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15 November 2017

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The Sound of Silence.

In my experience of teaching I often find that students don't know how to finish a piece. 

How to FINISH a piece of music.

They may have prepared really well, but as soon as the last note ends, they virtually spoil the performance. Today I want to talk about how to end a piece. What many younger students don't realize is that the last note is NOT the end of a piece. There is that moment, especially, but not exclusively, just after the end, when the listener needs to absorb what they have just heard. If you go to a concert hall, you may notice that the applause often does not start straight away. The audience is still taking the performance in. So when you finish a piece, don't be afraid to let that moment of silence happen. Don't jump away from your instrument as if shattering the "You could hear a pin drop" atmosphere. You'll notice I said, "don't be afraid". Some might find sitting like a statue for a second embarrassing, it takes confidence. Remember however, that the ABRSM marking criteria rate you not just on your technical abilities, but on delivering a confident performance and I would even go far as to suggest that, that moment of silence at the end might even be worth an extra mark in the exam.

I would like you to compare these two endings of a piece I recently recorded and see if you can understand what I mean.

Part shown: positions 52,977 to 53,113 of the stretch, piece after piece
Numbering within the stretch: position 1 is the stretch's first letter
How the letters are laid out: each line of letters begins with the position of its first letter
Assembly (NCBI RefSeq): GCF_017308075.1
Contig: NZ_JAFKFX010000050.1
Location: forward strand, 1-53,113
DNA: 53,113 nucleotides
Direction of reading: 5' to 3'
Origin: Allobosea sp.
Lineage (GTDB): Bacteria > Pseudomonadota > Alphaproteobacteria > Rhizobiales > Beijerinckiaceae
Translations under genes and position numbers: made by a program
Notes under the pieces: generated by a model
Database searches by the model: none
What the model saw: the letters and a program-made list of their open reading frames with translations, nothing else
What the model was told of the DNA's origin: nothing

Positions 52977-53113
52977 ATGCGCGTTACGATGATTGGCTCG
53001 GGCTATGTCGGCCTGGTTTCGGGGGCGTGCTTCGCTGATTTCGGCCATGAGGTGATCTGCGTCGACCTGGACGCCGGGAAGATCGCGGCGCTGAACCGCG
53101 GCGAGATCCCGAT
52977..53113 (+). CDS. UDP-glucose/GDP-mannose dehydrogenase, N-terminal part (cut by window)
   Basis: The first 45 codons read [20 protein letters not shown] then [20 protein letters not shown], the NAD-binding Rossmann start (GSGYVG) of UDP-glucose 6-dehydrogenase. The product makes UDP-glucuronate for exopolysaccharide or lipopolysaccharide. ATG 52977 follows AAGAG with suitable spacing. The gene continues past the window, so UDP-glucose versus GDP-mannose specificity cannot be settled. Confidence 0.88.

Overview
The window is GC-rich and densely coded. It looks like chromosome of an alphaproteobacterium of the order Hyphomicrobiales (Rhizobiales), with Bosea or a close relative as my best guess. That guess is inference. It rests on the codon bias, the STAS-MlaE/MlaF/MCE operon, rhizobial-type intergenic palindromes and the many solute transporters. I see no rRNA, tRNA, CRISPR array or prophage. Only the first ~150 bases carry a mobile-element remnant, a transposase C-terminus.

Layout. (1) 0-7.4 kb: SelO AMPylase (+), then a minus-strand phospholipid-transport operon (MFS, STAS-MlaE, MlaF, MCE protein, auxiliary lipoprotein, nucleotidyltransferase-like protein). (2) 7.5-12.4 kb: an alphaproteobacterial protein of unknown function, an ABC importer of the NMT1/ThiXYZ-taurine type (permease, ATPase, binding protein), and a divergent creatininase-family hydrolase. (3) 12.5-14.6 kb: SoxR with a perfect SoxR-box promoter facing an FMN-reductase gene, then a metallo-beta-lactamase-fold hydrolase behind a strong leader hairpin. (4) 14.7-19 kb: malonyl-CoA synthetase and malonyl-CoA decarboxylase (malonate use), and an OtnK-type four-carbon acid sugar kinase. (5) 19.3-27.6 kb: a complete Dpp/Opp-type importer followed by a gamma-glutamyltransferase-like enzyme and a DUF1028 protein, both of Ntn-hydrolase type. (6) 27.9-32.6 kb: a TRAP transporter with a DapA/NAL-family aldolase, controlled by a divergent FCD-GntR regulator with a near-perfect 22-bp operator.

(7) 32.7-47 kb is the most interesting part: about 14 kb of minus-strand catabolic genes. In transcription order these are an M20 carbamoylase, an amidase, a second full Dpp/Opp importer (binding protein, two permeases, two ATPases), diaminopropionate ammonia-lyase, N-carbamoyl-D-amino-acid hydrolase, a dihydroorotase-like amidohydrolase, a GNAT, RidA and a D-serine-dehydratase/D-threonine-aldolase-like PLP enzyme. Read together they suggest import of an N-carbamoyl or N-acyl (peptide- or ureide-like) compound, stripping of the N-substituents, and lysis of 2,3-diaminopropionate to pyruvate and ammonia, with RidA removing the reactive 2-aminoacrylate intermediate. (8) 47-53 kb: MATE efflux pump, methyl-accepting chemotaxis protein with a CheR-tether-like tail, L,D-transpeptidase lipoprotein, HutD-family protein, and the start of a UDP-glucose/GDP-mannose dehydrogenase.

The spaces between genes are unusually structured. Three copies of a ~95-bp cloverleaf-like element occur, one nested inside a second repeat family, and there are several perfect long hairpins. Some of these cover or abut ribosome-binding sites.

I hope you could feel the difference in atmosphere at the end of the two extracts. In the first example it ends too abruptly, but the second example gives you time to absorb what you just heard. So the question arises, exactly how long do you hold the tension in the air before "finishing"? It's a little like rubato, you have to feel it, it can't be taught in a mathematical way, which again comes back to what I was saying about how an ABRSM exam assesses your performance as a musician. Another analogy: Have you ever heard of comic timing which one person described as 
one of those things where you know what it is when you see it, but you can't quite define it concretely, the "pregnant pause" right before the punchline?
I often suggest to my students, a piece finishes, when you notice sounds that you didn't hear before, maybe a car on the street, the buzz of an electrical appliance that's always there, but you never noticed. Give it a try and let me know what sounds you noticed.

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